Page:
[xii] AOAV, Explosive Violence Monitoring Project (2015), Action on Armed Violence (AOAV), December 2015.
[xiii] Benjamin Acosta, “Live to Win Another Day: Why Many Militant Organizations Survive Yet Few Succeed,” Department of Politics and Policy, Claremont Graduate University.
[xiv] Cerwyn Moore, “Suicide Bombing: Chechnya, the North Caucasus and Martyrdom,” in Europe-Asia Studies (Vol 64, Issue 9), Taylor and Francis, October 2002.
[xv] Michael C. Horowitz, “Nonstate Actors and the Diffusion of Innovations: The Case of Suicide Terrorism,” in International Organization (64, no. 1), International Organization Foundation, 2010
[xvi] Michael C. Horowitz, “Nonstate Actors and the Diffusion of Innovations: The Case of Suicide Terrorism,” in International Organization (64, no. 1), International Organization Foundation, 2010
[xvii] Thomas H. Johnson, “Taliban adaptations and innovations,” in Small Wars and Insurgencies, (Vol 24 Issue 1), Feb 2013.
[xviii] Suleyman Özeren, “Recruitment and Training Methods of Suicide Terrorism,” in Suicide as a Weapon – NATO Science for Peace and Security Vol. 30, IOS Press, October 2007.
[xix] Michael C. Horowitz, “Nonstate Actors and the Diffusion of Innovations: The Case of Suicide Terrorism,” in International Organization (64, no. 1), International Organization Foundation, 2010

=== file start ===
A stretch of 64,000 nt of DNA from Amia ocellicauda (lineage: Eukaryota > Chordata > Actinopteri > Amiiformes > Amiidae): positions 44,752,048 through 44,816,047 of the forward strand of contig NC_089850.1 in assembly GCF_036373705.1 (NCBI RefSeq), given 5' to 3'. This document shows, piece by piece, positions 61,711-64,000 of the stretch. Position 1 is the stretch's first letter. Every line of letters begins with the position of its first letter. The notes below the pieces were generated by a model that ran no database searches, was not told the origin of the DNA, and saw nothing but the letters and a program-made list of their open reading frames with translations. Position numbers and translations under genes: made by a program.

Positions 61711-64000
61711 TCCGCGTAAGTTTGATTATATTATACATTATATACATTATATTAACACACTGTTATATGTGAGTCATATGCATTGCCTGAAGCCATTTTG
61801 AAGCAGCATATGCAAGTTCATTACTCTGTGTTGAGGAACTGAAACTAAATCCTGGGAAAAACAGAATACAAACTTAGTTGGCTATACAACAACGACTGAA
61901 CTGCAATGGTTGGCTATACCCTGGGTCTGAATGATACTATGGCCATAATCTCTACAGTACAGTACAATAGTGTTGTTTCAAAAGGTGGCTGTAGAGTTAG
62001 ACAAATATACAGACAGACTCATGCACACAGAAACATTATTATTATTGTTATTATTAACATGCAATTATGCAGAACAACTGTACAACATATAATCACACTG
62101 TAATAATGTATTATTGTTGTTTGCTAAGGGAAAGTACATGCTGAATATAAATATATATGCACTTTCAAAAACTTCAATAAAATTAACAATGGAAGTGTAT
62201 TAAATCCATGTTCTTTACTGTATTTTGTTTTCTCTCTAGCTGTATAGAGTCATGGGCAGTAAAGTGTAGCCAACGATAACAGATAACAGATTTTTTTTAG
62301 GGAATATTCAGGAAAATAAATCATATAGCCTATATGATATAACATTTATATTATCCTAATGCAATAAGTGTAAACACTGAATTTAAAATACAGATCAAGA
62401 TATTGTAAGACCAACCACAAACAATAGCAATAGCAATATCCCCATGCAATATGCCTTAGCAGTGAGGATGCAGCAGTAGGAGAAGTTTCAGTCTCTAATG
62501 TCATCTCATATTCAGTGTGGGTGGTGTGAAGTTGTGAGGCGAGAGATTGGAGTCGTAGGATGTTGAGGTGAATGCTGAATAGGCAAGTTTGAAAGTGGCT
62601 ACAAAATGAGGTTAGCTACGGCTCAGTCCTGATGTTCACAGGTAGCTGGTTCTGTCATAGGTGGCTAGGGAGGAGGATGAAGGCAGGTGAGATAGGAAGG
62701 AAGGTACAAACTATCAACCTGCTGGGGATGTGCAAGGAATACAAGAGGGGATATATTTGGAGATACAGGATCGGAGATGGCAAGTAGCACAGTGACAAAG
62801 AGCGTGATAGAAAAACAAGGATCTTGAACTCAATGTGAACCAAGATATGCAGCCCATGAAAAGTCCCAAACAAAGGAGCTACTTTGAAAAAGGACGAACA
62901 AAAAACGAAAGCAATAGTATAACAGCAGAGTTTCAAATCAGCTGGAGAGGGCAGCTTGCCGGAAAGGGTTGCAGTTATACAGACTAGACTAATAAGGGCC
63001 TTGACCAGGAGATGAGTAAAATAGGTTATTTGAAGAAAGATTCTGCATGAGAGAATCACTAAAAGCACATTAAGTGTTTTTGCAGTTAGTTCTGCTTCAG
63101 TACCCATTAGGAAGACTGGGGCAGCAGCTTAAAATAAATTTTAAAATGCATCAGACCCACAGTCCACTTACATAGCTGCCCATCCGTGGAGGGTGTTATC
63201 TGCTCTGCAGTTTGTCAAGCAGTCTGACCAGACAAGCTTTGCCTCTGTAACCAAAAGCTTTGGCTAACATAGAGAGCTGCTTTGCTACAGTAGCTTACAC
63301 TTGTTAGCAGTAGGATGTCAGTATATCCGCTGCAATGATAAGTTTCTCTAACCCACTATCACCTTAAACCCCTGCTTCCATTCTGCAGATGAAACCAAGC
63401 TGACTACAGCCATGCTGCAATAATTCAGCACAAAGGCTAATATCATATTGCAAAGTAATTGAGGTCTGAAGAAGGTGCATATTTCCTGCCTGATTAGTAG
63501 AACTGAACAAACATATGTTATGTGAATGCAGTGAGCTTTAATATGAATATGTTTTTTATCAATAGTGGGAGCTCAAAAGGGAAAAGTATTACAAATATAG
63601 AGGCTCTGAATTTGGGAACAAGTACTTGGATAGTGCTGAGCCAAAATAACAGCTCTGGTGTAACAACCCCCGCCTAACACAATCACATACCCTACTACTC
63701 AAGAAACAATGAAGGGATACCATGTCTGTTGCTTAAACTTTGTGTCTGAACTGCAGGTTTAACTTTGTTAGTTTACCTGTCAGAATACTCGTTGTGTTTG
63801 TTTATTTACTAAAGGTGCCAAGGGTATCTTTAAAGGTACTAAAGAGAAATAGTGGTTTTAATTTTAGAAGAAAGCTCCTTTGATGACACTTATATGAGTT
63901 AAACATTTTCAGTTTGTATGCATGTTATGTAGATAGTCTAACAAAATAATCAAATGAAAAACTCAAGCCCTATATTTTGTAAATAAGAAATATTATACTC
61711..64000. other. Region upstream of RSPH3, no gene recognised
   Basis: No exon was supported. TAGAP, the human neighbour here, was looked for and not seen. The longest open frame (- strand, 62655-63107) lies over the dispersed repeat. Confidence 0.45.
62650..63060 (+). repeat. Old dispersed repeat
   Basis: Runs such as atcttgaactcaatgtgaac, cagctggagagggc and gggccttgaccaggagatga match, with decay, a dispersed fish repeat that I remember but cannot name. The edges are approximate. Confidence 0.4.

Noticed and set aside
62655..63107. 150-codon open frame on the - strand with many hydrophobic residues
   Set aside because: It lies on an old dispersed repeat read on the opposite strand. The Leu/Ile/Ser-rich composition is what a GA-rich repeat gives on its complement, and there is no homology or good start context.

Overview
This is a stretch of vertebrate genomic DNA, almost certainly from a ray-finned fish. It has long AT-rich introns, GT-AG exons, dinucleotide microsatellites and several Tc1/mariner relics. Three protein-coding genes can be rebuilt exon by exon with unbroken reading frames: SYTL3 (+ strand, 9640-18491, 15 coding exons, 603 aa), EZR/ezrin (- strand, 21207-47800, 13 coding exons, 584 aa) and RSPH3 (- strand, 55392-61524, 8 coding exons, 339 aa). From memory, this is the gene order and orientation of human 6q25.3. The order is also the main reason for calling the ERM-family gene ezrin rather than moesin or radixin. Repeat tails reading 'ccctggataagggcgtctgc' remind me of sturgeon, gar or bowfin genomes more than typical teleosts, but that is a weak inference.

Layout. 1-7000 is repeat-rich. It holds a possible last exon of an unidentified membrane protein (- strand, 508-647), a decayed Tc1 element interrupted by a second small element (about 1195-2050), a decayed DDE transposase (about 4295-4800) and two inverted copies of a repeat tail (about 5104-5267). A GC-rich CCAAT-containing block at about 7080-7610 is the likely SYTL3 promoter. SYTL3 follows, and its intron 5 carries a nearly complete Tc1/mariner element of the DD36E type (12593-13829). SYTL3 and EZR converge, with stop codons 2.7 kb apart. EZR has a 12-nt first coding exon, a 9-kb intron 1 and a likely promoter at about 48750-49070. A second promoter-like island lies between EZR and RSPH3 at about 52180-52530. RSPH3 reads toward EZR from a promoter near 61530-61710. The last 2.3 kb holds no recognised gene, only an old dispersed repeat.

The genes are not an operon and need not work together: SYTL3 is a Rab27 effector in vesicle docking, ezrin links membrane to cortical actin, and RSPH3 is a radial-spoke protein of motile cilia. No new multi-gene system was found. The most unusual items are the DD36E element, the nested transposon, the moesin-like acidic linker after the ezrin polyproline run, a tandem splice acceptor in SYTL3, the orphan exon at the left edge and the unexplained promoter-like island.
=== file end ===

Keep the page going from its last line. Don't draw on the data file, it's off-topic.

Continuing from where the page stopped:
[xx] Ami Pedahzur, “Suicide Terrorism,” Wiley, December 2005.
[xxi] Stathis N. Kalyvas and Ignacio Sánchez-Cuenca, “Killing Without Dying: The Absence of Suicide Missions,” in Making Sense of Suicide Missions (Gambetta), OUP Oxford, September 2006.
[xxii] Robert J. Brym and Bader Araj, “Suicide Bombing as Strategy and Interaction: The Case of the Second Intifada,” in Social Forces (Vol 84 No 4), June 2006.
[xxiii] Benjamin Acosta, “Live to Win Another Day: Why Many Militant Organizations Survive Yet Few Succeed,” Department of Politics and Policy, Claremont Graduate University.
[xxiv] Mia Bloom, “Palestinian Suicide Bombing: Public Support, Market Share, and Outbidding,” in Political Science Quarterly (Vol 119, no. 1), Academy of Political Science, 2004.
[xxv] Stathis N. Kalyvas and Ignacio Sánchez-Cuenca, “Killing Without Dying: The Absence of Suicide Missions,” in Making Sense of Suicide Missions (Gambetta), OUP Oxford, September 2006.